I just received a notification that the TSAKblog.com has been ranked #18 of the top 40 Knife blogs by FeedSpot.com. It was also interesting to see that this blog is the second oldest in the listings going back to March of 2008. Hard to believe it’s been over 9 years since I started the blog!
The top 40 blogs are determined by the following criteria:
Google reputation and Google search ranking
Influence and popularity on Facebook, twitter and other social media sites
Quality and consistency of posts.
Feedspot’s editorial team and expert review
It’s been fun to write and apparently more then a few of you enjoy reading it. Thank you. Makes me feel like it’s not a total waste of time!
I’ve had a chance to carry one of the new Trestle Pine Gunflint knives for about a week now and wanted to share a few notes about the knife. The Gunflint just came out about a week ago and I’m anxious to get some feedback from folks that have purchased them.
Here’s a really brief explanation of the name. The Gunflint Trail passes through the middle of some of the area that I’ve enjoyed for 40 plus years. The GunflintTrail has it origins on the shores of Lake Superiorand lies south of the Grand Portage. It passes a few miles to the north of Trestle Pine Lakeand lies just south of Topper Lake. See a pattern yet?
The Gunflint was derived from the original Topper. The key differences are as follows, the Topper had a secondary screwdriver blade and the saber ground clip blade was S30V on the Topper. The Gunflint has a single CPM154 Wharncliffe blade. The biggest difference is most noticeable when you look a the overall thickness.
The original Topper measures approximately .55″ thick at 2.8 ounces compared to the Gunflint at .42″ thick and 2.1 ounces. At first glance, the numbers don’t seem very significant until you drop both knives in your pocket. While the Topper isn’t overly large or heavy, thin the handle down about an 1/8 of an inch and the Gunflint seems to virtually disappear in your pocket.
Both knives are a comfortable fit in my hand but the difference when you remove the screwdriver blade is noticeable. While I’ve never found it to be an issue, when you’re using the blade for cutting you feel the screwdriver blade. The new Gunflint has a smoother feel when the blade is open but personally, I miss that screwdriver blade on the Topper.
Another minor change in the two knives is the use of slightly smaller end pins in the Gunflint. I feel the smaller pins tend to distract less from the wood grain. The center pin is the same size due to the additional stress on it.
I grabbed one of the Prototype Toppers with the Wharncliffe blade and have been using it for several months. The Wharncliffe is a favorite blade profile of mine so in my comparison of the two knives, the only real difference was in the feel. Both blades are 154 series steels which is a fantastic blade steel. There’s a noticeable difference between the 1095 and 154 steels and the extra cost of the 154 is worth it in my opinion. The 1095 takes a fine edge but there is no comparison when it comes to edge retention. I find I’m touching up the edge of the 154 every few weeks instead of weekly for the 1095.
In all honesty, I miss the screwdriver more then I thought I might. In the time I’ve carried the Topper I’ve gotten very used to having that mini-pry bar on my knife. It’s amazing how often I use it for all sorts of tasks. On the other hand, I do like the slim profile of the Gunflint and if you don’t like/want/use a screwdriver blade, you’ll like the Gunflint.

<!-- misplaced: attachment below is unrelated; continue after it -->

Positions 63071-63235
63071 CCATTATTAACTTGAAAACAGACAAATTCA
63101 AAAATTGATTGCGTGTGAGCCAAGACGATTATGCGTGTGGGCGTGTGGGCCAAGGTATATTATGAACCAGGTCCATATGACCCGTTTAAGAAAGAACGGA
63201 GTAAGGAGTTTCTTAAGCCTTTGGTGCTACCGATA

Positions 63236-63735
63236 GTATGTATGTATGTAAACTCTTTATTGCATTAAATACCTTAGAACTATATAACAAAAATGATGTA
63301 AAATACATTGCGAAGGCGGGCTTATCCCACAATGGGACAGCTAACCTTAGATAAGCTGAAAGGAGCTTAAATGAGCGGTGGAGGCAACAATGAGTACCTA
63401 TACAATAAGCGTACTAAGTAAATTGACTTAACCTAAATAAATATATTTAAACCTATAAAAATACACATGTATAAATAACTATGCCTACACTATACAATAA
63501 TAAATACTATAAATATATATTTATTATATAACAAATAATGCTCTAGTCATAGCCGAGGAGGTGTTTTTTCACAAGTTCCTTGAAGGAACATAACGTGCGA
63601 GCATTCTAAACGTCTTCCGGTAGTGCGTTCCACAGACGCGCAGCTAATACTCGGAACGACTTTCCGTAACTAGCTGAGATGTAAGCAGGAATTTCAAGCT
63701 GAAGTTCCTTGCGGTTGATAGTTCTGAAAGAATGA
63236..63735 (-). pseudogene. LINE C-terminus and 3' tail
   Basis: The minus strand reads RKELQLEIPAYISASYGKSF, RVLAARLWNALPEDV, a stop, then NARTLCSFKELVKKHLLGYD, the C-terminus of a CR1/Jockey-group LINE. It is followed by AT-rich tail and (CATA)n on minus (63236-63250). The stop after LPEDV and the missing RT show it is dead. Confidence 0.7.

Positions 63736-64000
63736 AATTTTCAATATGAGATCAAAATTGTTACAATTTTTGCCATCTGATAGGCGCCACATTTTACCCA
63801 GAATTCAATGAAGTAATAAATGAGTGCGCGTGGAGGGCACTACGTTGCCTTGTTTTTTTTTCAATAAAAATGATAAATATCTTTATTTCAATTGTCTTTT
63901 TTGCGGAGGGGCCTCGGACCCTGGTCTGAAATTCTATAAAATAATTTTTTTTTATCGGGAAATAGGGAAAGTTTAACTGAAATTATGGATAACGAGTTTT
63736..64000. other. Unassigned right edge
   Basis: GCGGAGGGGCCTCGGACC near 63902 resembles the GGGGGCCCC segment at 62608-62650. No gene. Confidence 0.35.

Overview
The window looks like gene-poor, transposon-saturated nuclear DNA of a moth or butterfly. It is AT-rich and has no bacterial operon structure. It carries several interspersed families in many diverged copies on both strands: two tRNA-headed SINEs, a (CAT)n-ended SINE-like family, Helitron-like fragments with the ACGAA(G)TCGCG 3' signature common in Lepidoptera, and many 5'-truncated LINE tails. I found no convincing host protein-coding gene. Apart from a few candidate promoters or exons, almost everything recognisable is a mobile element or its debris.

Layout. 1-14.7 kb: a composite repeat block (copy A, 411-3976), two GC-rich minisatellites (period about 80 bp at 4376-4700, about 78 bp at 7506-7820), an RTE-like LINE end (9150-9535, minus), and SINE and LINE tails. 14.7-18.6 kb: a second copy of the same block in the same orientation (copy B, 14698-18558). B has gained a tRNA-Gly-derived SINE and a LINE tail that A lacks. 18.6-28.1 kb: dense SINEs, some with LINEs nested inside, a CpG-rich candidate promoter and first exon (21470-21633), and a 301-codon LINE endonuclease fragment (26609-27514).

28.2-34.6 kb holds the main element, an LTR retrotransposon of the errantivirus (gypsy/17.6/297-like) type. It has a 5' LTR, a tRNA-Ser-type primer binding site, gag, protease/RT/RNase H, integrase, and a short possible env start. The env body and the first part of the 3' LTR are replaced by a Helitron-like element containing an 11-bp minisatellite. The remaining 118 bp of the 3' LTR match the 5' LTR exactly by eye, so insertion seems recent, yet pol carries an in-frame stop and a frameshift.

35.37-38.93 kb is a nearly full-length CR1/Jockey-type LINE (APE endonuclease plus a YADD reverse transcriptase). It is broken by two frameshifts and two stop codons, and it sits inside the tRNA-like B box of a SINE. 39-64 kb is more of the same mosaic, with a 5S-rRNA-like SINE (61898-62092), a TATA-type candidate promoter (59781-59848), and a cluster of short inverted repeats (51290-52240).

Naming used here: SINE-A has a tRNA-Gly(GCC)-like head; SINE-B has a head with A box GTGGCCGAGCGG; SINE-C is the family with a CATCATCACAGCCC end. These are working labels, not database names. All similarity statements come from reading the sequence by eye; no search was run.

I’ll admit to an obvious prejudice when I look at the Trestle Pine Knives and am always anxious to hear from other ‘users’. In fact, I’m really looking forward to the Moorhead Gun Show this weekend in Moorhead, MN to get some feed back. It makes all the difference when you get to hold the knife in your hand and actually get the feel of it. The show is at the Moorhead, MN National Guard Armory from 4-8PM Friday and 9-5 on Saturday. If you’re in the area this Friday afternoon or Saturday following Thanksgiving stop by and at least say hi!!!
The big news for me in this weekly update is the article in Messermagazin. It was great to have it coincide with the release of the Trestle Pine Gunflint. I think I have some of each handle option listed in the store now and have been trying to fill in as knives have sold. So far, I’ve only carried one for a few days and I like it. Next week I’ll post a few more details and first impressions of the Gunflint.
The last of the GEC 81 Bull Moose came through this week and the Stag should wind up the run. This seems to be one of the more popular ‘new’ releases from GEC in a while. I know it was one of my recent favorites. The size and feel just all seemed right. Now we wait till the first of the year for the new #43 Oregon. Just looking at the specs and initial drawings, I have a feeling that’s gonna be a good one.
And I finally there’s more 4 oz Frog Lube in stock. There was a minor glitch. I had put together an online order and failed to hit ‘submit’ order. That doesn’t work. While I’m on the subject of oil/lubes, I have a few samples of the Ballistol left. I’ve been sending samples with orders if someone requests one so don’t hesitate to ask.
Next Thursday is Thanksgiving and there will be a gun show at the Moorhead, MN National Guard Armory Friday from 4-8PM and Saturday from 9-5. I’ll have a full assortment of the Trestle Pine Gunflints with me so it’s a great time to check them out if you’re in the area. Sounds like the weather will be nice so great opportunity to take a drive and drop in!
I was thrilled to get a note today from Sven Kinast at Messerdepot in Solingen, Germany that an article by Stefan Schmalhaus had been published in Messermagazin featuring the Trestle Pine Knives. Messermagazin is a high quality German based knife mag that I would compare to the US version of Blade. Sven handles the Trestle Pine Knives for me in his part of the world in addition to some other very high quality cutlery, including his own creations. Sven’s a talented knife maker, photographer and works miracles with Kydex!
The front page of the magazine features a picture of the Topper and Superior. It is the bottom center photo.
The author/photographer Stefan Schmalhaus did a great job giving a brief genesis of the Trestle Pine line and explanation of what I’m doing. He brought out the point that it’s not a copy of the Case, Great Eastern or Queen product lines, but rather my own interpretation of a better mouse trap. The story behind the old growth wood handles brought it all together. Due to copy write constraints, I can’t republish the article. For all practical purposes, the article was very positive with only one minor criticism that the base of the blade is a touch to high when closed on the Superior.